COLUMBIA, S.C. (WIS) - The process House Speaker Nancy Pelosi may have triggered Tuesday night is a long one, and it could overlap with the 2020 presidential election.
If the president is impeached this would be the first time a sitting President running for reelection would be under impeachment, according to University of South Carolina political science professor Robert Oldendick.
"There's a first time for everything. We're not sure how it's going to play out," said Oldendick.
On the right, South Carolina Republicans said they have seen some excitement among conservatives in the wake of Pelosi's announcement.
“Absolutely,” said Drew McKissick, chair of the South Carolina Republican Party. “We’ve raised money. Other groups have raised money on the conservative side because voters on the conservative side are seeing just how desperate Democrats have become.”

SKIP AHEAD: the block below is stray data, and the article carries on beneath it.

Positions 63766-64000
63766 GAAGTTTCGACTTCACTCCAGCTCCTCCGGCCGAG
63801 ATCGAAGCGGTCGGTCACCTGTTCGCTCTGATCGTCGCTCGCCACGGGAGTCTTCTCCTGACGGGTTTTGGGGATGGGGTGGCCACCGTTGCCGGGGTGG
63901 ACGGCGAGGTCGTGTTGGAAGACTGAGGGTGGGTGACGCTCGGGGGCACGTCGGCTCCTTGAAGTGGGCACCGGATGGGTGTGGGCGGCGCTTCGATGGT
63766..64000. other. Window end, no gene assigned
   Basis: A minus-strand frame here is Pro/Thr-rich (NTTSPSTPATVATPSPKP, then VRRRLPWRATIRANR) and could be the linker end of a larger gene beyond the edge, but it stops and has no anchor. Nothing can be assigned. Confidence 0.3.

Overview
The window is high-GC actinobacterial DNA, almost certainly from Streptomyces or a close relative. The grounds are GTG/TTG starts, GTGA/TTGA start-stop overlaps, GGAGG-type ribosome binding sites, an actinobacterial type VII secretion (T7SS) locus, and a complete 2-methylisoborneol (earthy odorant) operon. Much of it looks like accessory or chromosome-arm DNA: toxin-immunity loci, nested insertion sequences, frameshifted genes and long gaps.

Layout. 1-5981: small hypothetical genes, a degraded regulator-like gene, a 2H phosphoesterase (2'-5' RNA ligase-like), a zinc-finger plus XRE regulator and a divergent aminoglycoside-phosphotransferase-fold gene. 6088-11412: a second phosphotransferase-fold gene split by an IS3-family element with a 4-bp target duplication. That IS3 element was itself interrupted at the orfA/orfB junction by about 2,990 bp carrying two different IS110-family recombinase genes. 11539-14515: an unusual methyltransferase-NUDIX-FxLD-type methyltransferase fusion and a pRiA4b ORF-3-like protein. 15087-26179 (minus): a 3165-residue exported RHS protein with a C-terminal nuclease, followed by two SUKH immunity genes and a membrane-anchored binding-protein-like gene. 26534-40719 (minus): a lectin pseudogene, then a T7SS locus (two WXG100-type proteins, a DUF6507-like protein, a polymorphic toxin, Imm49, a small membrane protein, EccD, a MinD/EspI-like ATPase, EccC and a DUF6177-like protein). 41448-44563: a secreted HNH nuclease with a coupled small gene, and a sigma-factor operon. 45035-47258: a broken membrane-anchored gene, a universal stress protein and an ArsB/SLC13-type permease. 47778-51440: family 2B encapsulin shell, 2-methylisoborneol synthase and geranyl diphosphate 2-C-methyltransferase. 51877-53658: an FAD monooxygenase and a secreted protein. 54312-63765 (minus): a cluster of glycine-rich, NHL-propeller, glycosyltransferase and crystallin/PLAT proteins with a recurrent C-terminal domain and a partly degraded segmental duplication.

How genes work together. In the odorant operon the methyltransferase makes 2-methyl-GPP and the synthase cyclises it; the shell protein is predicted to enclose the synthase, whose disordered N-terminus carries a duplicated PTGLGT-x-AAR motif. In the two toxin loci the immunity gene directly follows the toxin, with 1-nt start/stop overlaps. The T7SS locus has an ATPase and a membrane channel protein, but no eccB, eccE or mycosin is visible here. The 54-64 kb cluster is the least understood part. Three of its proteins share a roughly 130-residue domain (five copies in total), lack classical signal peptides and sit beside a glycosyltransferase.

McKissick went on to say that this is a troubling sign for Democrats.
"There's nothing there,” he added. “They've got nothing to hang their campaign on and they are getting desperate."
Trav Robertson, chair of the South Carolina Democratic Party, said many who already plan to vote against the Democrats have made up their minds.
Within the party, Robertson said there are "two or three different camps. He said there are Democrats that have supported impeachment since the Mueller investigation, there are people who are waiting to learn more, and there are others who support an impeachment inquiry.
Ultimately, that view is shared by Oldendick, who said people will read all documents associated with this inquiry released so far through a party lens if they already have an opinion.
“If you go into it and you’re looking for a quid pro quo, you’re going to find it in there,” Oldendick explained. “If you are Trump supporter or a Republican and think there is nothing in there, you won’t find anything there.”